Hold the champagne. Wednesday’s Dutch election wasn’t quite the victory over populism that it is said to have been.
Indeed, the results in full suggest that Dutch resistance to immigrants, particularly Muslim immigrants, remains high.
The rest of the world rarely pays attention to elections in the Netherlands. It is a small country. It has no nuclear weapons. It is usually governed by a coalition of political parties that are largely unknown to outsiders.
But this election was different. It was billed as a bellwether event that would indicate where the anti-immigrant right in Europe stands.
In Freedom Party leader Geert Wilders it featured a villain of almost cartoon proportions. The strikingly blond Wilders vowed to ban the Qur’an, close mosques and pull Holland from the European Union. His platform called for an end to Muslim immigration and the expulsion of Muslim asylum seekers already in the country.
In the lead-up to the election, his party was ahead in the polls. The fact that it didn’t come first Wednesday was greeted with cheers by more liberal political leaders in the rest of Europe.
“A good day for democracy,” said German Chancellor Angela Merkel.
But Wilder’s Freedom Party still did well. It came a strong second, winning five additional seats in the 150-person legislature, for a total of 20.
More important, other parties felt compelled to ape Wilders, at least in part.
Prime Minister Mark Rutte’s People’s Party for Freedom and Democracy ran on a platform of economic liberalism and cultural nationalism, warning immigrants to adopt Dutch values or leave.
In the waning days of the campaign, Rutte prevented Turkish politicians trying to drum up votes among their compatriots for a referendum back home from electioneering in Holland.
It was a blatant attempt by a prime minister on the ropes to pander to the anti-Turkish mood. And it worked. Rutte’s party lost eight seats but still managed to come first with 33.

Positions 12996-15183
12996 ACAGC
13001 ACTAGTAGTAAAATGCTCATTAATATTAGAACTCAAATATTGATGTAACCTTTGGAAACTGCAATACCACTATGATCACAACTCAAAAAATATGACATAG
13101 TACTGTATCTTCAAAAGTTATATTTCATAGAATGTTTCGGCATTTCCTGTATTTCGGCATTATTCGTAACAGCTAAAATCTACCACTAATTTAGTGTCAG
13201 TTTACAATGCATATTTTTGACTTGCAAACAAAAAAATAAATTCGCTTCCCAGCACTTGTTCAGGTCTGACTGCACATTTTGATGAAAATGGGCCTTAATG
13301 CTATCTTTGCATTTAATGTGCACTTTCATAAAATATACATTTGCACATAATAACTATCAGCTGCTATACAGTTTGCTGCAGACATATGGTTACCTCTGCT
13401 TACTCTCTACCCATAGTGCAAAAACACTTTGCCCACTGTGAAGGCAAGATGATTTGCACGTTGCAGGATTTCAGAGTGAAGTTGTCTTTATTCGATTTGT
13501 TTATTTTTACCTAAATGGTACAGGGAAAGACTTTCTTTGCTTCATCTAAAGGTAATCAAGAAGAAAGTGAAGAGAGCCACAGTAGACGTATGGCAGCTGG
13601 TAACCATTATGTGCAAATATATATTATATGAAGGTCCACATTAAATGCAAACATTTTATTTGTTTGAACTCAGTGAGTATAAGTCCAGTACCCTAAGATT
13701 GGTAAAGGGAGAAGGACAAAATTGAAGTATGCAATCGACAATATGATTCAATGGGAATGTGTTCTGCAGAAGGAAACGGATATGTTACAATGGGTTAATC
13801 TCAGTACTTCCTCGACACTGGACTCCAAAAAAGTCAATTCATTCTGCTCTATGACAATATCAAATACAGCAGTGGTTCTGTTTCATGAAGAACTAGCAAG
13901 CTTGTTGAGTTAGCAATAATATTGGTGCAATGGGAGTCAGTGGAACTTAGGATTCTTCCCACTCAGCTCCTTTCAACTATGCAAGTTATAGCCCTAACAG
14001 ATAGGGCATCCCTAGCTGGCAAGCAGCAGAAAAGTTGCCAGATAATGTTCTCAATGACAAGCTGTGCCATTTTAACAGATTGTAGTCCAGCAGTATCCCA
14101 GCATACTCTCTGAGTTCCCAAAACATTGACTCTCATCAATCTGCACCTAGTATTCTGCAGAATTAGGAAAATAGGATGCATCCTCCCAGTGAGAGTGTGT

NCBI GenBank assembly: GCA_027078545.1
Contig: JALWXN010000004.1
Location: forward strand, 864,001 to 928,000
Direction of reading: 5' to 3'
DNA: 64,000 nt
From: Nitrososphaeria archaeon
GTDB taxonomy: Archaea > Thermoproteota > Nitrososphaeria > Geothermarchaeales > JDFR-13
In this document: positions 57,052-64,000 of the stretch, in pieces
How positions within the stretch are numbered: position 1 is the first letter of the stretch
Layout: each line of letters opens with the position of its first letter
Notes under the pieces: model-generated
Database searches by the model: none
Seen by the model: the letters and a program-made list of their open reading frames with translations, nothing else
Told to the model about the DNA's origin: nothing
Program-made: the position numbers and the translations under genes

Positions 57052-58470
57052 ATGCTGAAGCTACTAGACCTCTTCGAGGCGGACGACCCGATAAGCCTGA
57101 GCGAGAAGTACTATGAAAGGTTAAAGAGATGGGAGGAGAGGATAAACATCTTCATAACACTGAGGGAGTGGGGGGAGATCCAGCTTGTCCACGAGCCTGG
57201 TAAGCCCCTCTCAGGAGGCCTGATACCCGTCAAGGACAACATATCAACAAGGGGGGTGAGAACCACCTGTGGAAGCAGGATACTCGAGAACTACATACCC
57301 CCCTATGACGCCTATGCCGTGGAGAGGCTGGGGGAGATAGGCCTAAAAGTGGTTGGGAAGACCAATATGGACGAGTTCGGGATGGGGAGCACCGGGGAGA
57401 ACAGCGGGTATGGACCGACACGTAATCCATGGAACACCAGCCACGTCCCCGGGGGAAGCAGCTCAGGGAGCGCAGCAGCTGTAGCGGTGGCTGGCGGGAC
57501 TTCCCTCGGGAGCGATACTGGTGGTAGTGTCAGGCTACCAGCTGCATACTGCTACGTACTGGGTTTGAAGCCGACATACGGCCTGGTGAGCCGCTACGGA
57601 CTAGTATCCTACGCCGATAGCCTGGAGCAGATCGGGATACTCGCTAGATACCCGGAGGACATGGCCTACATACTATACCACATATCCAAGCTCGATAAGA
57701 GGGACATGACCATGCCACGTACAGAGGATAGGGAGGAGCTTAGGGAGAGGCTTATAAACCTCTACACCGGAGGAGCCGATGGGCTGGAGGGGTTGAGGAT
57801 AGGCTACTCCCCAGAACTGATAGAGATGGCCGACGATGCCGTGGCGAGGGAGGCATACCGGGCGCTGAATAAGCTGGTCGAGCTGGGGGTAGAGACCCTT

The Christian Democratic Appeal, another conservative party, campaigned on a nationalist platform that included banning dual citizenship and requiring schoolchildren to sing the national anthem.
That, too, worked. The Christian Democrats saw their seat total rise from 13 to 19, virtually guaranteeing them a central role in whatever coalition government emerges.
Much has been made of Jesse Klaver’s Green Left party, which saw its seat share rise from four to 14.
The 30-year-old Klaver is of Moroccan and Indonesian heritage. He supports immigration, the EU and efforts to combat climate change. With his movie-star looks and dark, wavy hair he has been called Holland’s Justin Trudeau.
His success, as well as that of the pro-Europe D66 party, which went from 12 to 19 seats, underlines just how complicated the new populism is.
There is a left populism (although its adherents don’t always use the term). Left populists reject the traditional social democratic parties, in large part because they see them as complicit in the right’s austerity agenda.
In his election, the venerable Labour Party, which had been part of Rutte’s governing coalition, saw its seat share collapse from 38 to nine.
The less venerable Socialist Party saw its seat share drop by only one, to 14. But the Socialists have followed a more explicitly populist agenda, criticizing the EU’s central bureaucracy and opposing CETA, the Comprehensive Economic and Trade Agreement between Canada and the European Union.
In Canada, they would be treated as cranks. But in Holland, they won as many seats as Klaver’s Green Left party.
In short, populism continues to thrive in Europe. It takes many forms. As in Canada (think Kellie Leitch), right populism is influencing mainstream conservatism. Left populism focuses on the economic. To date, it has had less success.
We shall see what happens with the Dutch, as they try to cobble together a functioning coalition government out of all of this. On Wednesday, an animal rights party won five seats, up from two. That also is part of the populist revolt.